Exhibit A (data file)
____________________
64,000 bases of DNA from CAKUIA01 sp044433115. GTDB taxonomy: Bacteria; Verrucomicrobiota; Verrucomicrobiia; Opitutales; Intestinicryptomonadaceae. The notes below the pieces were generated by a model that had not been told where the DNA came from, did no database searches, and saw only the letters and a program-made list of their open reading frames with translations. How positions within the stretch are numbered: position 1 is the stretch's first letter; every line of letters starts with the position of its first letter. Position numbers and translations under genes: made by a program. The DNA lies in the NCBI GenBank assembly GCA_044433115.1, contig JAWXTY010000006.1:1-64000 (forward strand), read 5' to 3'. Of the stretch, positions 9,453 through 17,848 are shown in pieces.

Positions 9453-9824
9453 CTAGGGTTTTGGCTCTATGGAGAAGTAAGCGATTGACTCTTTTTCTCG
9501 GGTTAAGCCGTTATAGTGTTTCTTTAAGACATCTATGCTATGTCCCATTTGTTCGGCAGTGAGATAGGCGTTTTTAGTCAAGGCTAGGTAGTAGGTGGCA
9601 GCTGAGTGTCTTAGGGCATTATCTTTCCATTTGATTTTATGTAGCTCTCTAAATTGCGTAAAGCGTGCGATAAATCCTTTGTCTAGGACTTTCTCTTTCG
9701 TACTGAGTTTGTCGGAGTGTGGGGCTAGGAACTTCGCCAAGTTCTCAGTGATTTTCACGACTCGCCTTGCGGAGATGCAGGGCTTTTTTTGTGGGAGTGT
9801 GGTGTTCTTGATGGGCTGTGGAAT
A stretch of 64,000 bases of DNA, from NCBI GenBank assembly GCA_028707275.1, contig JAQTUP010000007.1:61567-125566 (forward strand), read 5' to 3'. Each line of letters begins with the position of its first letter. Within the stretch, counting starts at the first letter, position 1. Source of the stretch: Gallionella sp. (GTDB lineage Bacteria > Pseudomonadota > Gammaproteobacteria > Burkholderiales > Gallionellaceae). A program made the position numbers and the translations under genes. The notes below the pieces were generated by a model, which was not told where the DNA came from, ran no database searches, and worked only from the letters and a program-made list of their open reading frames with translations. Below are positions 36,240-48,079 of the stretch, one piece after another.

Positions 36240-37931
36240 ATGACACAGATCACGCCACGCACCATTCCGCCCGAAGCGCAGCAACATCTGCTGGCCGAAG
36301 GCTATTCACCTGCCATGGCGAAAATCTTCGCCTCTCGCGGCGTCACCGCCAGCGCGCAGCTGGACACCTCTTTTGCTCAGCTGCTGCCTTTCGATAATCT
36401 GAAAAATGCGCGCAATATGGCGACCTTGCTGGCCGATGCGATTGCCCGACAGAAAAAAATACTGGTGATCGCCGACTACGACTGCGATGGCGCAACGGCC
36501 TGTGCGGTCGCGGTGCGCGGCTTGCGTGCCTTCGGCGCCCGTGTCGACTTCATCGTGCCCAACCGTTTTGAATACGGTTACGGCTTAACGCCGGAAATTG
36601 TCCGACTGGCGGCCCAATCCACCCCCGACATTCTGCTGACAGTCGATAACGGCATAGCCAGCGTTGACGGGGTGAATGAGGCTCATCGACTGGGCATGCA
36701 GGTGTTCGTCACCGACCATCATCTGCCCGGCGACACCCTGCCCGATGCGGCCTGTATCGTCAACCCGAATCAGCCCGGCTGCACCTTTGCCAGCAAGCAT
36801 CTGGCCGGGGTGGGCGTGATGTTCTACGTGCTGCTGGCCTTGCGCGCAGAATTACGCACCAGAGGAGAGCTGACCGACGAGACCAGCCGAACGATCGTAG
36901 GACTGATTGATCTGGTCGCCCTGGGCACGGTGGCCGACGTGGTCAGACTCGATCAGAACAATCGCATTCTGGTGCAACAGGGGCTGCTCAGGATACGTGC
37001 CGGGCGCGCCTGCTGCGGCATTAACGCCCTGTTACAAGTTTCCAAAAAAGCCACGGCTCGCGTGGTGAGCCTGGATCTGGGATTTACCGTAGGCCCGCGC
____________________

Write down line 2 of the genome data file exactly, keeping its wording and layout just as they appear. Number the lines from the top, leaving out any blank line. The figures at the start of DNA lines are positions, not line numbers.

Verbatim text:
Positions 9453-9824